Sunday, April 20, 2014

Finding Nemo


The ninth circuit court of appeals giveth as the ninth circuit court of appeals taketh away and so my California gubernatorial campaign is back on and I am happy to say that I feel convinced that the people of this great state will soon be propelling me towards Sacramento with all possible dispatch. Joseph, my manager, noted one small flaw in my campaign - he informed me that I would have to declare my candidacy for a party. I had not been informed of any party and didn't recall having received any invitations to one lately - other than a small affair thrown by Debbie Reynolds as a fundraiser to get her memorabilia collection out of hock. Joseph then explained the concept in a bit further detail so I told him to stop being stupid - I was, of course, the candidate of the glamour party, bringing a sense of style back to public life after all those bad toupees of recent years.

Joseph also informed me that the campaign treasury is a bit lower than it might otherwise be. The bill to have sixteen skywriters write 'Vote MNM and Tap Into Change' in pink smoke over major population centers was a bit more than I had anticipated. I did, however, have a brilliant idea as to how both to rectify that and retire the California budget deficit. We're going to have the people of this great state live up to my mantra and tap into change. All my supporters are to take the change from their dressers and drop it into the specially prepared magenta sequin containers available at any 7-11. All those nickels and dimes should take care of things quite nicely. Those who bring in thirty-five years worth of pennies in an old Sparklett's water cooler jug will, of course, get a signed photo of moi.

As I was envisioning hordes of people descending on the 7-11 with their change in hand, I decided that Tommy, my therapist, and I should do something similar. We didn't need anything at the convenience store so we headed onwards to the Cineplex where we joined the hordes of people milling around the matinee of the new film from Pixar animation, Finding Nemo. Having greatly enjoyed Pixar's other entries in the field such as Monsters Inc. and Toy Story, I thought it might be great fun so we bought a large diet Dr. Pepper and found seats in the fourth row, a little too close to a pair of twin toddlers for my comfort but the auditorium was a little crowded.

I thought at first that the film, from its title, might be some sort of sequel to 20,000 Leagues Under the Sea but the Nemo of this film is a small clown fish, not a displaced Indian potentate with a fancy submarine. Nemo is the only surviving offspring of Marlin, a nebbishy clown fish with a suburban Long Island outlook on life (beautifully voiced by the always neurotic Albert Brooks). A fairly scary prologue shows how Marlin and Nemo are left alone in their coral reef anemone where Nemo finally grows up enough to need to learn how to school, or some such thing. While off with the other youngsters under the care of a kindly, but slightly addle pated manta ray, Nemo is taken captive by a scuba diver and hauled away, to the horror of Marlin.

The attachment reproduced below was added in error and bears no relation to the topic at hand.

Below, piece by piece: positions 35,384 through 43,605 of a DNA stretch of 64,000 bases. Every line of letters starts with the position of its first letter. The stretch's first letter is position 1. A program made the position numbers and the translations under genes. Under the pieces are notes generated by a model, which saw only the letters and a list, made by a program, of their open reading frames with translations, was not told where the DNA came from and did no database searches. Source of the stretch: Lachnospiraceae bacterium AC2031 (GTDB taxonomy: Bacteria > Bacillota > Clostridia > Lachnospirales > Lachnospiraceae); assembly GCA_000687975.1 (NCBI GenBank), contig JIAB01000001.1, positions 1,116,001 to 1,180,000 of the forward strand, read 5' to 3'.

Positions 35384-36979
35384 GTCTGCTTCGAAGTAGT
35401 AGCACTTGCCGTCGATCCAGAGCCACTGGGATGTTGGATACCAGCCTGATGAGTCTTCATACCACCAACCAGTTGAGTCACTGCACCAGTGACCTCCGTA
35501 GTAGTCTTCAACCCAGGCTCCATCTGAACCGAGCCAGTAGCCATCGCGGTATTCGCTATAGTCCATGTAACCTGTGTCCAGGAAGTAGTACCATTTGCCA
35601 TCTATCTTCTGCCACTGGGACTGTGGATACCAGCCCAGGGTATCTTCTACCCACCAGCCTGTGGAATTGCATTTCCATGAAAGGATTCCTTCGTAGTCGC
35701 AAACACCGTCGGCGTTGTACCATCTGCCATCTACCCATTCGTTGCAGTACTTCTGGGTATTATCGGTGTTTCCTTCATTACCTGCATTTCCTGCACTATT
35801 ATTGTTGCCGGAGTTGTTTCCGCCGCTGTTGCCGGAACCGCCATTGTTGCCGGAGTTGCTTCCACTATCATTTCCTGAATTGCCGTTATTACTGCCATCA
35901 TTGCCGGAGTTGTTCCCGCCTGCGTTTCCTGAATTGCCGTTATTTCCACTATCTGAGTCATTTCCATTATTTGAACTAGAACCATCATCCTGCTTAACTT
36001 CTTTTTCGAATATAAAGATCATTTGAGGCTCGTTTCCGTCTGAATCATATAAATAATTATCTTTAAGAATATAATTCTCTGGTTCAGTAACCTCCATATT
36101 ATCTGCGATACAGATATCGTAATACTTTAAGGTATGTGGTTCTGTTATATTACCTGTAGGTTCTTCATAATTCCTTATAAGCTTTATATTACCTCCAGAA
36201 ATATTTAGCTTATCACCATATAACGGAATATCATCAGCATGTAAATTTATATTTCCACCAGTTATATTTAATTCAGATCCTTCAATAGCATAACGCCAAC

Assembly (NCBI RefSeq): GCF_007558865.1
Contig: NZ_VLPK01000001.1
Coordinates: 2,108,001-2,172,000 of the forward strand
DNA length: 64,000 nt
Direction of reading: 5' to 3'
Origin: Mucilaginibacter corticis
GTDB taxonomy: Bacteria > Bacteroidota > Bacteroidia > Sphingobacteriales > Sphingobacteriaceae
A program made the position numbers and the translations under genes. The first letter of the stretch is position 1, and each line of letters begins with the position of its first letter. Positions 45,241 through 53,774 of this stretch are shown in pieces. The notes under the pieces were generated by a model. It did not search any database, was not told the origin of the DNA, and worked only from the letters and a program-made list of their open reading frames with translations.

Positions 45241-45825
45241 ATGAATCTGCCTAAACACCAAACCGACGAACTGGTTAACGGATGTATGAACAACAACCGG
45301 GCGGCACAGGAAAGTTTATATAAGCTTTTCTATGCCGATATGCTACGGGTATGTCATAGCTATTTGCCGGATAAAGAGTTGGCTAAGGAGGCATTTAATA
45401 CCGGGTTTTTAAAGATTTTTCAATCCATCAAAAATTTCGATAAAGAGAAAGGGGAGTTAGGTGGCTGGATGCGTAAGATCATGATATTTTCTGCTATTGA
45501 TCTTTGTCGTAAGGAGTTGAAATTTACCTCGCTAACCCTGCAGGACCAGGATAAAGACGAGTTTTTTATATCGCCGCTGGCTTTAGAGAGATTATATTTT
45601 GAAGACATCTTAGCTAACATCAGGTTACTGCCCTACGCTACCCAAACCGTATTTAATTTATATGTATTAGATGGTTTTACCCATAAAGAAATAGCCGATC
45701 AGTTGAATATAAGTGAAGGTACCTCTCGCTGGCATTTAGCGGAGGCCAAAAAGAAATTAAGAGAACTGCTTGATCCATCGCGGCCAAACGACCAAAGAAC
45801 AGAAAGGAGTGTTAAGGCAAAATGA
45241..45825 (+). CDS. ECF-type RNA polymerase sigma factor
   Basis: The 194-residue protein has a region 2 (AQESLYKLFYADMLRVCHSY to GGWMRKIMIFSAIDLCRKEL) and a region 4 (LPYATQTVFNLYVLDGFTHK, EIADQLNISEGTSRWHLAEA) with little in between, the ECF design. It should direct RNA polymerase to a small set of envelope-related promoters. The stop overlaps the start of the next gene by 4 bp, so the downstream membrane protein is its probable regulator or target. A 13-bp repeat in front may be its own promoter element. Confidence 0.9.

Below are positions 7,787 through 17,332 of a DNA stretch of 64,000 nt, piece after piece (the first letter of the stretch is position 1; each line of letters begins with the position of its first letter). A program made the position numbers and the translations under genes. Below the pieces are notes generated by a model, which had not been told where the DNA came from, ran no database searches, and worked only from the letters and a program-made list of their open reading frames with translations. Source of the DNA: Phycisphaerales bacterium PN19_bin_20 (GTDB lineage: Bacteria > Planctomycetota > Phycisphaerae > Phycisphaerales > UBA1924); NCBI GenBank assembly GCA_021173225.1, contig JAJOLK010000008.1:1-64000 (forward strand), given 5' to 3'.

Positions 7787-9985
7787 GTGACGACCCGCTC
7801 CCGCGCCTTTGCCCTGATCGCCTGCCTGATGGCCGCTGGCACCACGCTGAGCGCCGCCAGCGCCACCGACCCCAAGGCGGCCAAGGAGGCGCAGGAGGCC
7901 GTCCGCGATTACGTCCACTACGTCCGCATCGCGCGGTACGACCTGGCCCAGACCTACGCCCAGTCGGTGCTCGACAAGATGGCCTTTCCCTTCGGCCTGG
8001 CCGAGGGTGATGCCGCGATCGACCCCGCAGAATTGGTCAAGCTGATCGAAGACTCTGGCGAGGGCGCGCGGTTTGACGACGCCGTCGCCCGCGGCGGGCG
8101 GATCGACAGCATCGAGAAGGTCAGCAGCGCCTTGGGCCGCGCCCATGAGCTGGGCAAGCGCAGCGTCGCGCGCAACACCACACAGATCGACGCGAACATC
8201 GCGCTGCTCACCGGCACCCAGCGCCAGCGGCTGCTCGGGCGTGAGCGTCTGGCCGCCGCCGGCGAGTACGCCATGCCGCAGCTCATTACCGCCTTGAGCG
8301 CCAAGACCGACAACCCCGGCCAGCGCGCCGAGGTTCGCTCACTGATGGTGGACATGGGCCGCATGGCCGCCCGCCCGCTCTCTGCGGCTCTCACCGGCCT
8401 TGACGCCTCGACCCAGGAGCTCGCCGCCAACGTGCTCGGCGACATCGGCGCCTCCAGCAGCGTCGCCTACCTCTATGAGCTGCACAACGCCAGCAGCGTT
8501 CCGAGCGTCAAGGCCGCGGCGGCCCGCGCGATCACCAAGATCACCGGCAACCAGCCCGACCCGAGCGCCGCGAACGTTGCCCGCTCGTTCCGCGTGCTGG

Marlin is determined to find his son (whom we find has been relegated to a salt water aquarium in a Sydney dentist's office). He pairs up with Dory (a hysterical Ellen DeGeneres), a blue parrot fish with a never say die attitude and a definite short term memory problem. Together, in order to find Nemo, they brave twelve-stepping sharks, skater boy sea turtles, sea gulls, and the odd pelican or two while Nemo, together with his aquarium pals, plot their escape from their confinement. This is a Disney sponsored family movie so you know, before it even starts, everything's going to come out OK in the end.

Pixar proves once again that it's got the goods in this type of cinematic entertainment. The visuals are spectacular, taking full advantage of the colors and textures of the undersea world. I found myself very much reminded of the undersea sequence in Pinocchio, one of my favorite moments in classical animation. The characters are sharply delineated and, despite all being fish, fully anthropomorphized so even small children will have no trouble keeping who's who straight. Director Andrew Stanton (who also wrote) with his partner Lee Unkrich, use their camera to swoop and whirl with their characters, rather than stay in the proscenium presentational mode of most animated features.

The humor functions on two levels, making this a great family film. The young will be entranced by the funny fish and will understand the quest part of the story. Their parents will get the sly jokes about modern life and parenting, recovery groups, educational theories, and other topics too numerous to mention. Stanton understands innately that the very best in children's entertainment never condescends.

I must admit I thoroughly enjoyed myself, but not enough to want to go out and invest in a salt water aquarium. Norman and I once converted the swimming pool into one and it made a mess of the terrazzo. It took me months to have the maid scrape the brine off the patio doors.

Octopus inking. Large scary bioluminescent fish. Bloodlust. Minefield explosion. Lazy jellyfish. Surfer turtles. Horrific five year old. Filter pump jamming. Adventures down the drain. Rolling baggies.

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